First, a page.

A very interesting item in USA Today (ultimately deriving from an article in Classical World!) is bouncing around the interwebs … we’ll preface it with this excerpt from Philemon Holland’s 1847 translation of Pliny’s Natural History (9.119-121) via Archive.org. The Latin is available, as always, via Lacus Curtius:
There were two Pearls, the very largest that ever were
known in any Age, and they were possessed by Cleopatra,
the last Queen of Egypt ; having descended to her by means
of the Kings of the East. When Antony had feasted her
Day by Day very sumptuously, and under the Influence,
at one Time, of Pride and petulant Disdain, as a Royal
Harlot, after undervaluing his Expense and Provision, he
demanded how it was possible to go beyond this Magni-
ficence : she replied, that she would consume, in one Supper,
100 hundred thousand Sestertii. 2 Antony desired to learn
how that could be possible, but he thought it was not.
Wagers were, therefore, laid ; and on the following Day,
when the Decision was to be made (for that a Day might
not be lost, Antony appointed the next succeeding one), she
provided a Supper, which was, on the whole, sumptuous ;
but Antony laughed at it, and required to see an Account of
the Particulars. But she said, that what had been served up
already was but the Over-measure, and affirmed still, that
she would in that Supper make up the full Sum ; and her-
self alone consume in this Supper 600 huudred thousand
Sestertii. 1 She then commanded the second Table to be
brought in. As soon as the Order was given, the Attendants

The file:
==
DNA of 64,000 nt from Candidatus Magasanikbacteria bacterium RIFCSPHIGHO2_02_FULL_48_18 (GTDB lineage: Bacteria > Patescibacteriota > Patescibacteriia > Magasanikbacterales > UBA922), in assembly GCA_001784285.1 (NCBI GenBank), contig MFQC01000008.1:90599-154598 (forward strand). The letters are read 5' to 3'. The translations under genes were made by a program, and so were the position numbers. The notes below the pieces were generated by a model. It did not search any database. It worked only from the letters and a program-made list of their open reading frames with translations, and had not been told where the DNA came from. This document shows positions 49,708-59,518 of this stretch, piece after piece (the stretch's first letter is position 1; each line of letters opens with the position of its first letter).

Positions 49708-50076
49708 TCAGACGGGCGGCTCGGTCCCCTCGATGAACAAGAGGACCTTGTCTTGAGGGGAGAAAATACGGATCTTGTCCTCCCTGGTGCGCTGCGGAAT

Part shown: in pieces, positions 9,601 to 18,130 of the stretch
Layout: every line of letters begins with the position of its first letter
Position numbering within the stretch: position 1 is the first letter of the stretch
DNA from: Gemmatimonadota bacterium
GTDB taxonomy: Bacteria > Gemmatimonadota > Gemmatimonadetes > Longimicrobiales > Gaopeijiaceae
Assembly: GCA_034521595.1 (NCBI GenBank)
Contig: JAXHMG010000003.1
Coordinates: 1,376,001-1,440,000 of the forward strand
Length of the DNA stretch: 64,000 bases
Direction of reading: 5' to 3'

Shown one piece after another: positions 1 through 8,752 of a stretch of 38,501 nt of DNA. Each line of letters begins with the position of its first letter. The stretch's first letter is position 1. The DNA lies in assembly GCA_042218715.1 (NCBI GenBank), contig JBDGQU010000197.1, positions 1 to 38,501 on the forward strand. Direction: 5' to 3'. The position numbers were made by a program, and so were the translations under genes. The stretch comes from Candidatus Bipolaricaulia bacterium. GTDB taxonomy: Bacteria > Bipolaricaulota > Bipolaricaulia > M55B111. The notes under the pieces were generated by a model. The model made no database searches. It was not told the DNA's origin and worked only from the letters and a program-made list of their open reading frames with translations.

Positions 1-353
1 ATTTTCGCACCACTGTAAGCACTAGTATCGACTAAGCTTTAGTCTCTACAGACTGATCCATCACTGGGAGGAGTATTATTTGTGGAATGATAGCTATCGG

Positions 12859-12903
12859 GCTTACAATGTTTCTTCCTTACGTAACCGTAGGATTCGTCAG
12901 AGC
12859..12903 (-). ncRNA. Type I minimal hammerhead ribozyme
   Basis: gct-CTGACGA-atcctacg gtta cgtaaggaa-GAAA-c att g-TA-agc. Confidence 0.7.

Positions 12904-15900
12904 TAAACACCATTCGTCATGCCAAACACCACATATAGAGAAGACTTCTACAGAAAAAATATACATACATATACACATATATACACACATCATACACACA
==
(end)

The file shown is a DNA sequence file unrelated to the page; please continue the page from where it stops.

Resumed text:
placed before her one only Vessel of Vinegar, 2 the Strength
and Sharpness of which wasted and dissolved the Pearls.
Now she wore at her Ears that most remarkable and truly
singular Work of Nature. Therefore, as Antony waited to
see what she was going to do, she took one of them from
her Ear, steeped it in the Vinegar, and when it was liquefied,
drank it. As she was about to do the like by the other,
L. Plancius, the Judge of that Wager, laid hold upon it
with his Hand, and pronounced that Antony had lost the
Wager : whereat the Man became very angry. The Fame
of this Pearl may go with its Fellow ; for after this Queen,
the Winner of so great a Wager, was taken Prisoner, the
other Pearl was cut in two, that the half of their Supper
might hang at the Ears of Venus, in the Pantheon, at
Also of interest, is note on the story:
Cleopatra must have employed a stronger vinegar than that which
we now use for our tables, as the pearls, on account of their hardness and
their natural enamel, cannot be easily dissolved by a weak acid. Nature has
secured the teeth of animals against the effect of acids, by an enamel
covering of the like kind ; but if this enamel happen to be injured only
in one small place, the teeth soon spoil and rot. Cleopatra, perhaps,
broke and pounded the pearls ; and it is probable that she afterwards
diluted the vinegar with water, that she might be able to drink it ;
though it is the nature of the basis or calx to neutralise the acid, and so
render it imperceptible to the tongue. See BECKMAN’S Hist, of Inventions,
vol. ii. p. 1.
This story always reminds me of my Grade 12 biology class, where some poor soul decided to do the ‘Coca-Cola can dissolve teeth) thing as their final project (and it didn’t work, of course) … generally when one hears about Cleo’s pearl, it’s considered one of those urban legends of the ancient world. But check out the excerpts from the piece from USA Today:
“There’s usually a kernel of truth in these stories,” says classicist Prudence Jones of Montclair (N.J.) State University. “I always prefer to give ancient sources the benefit of the doubt and not assume that something that sounds far-fetched is just fiction.”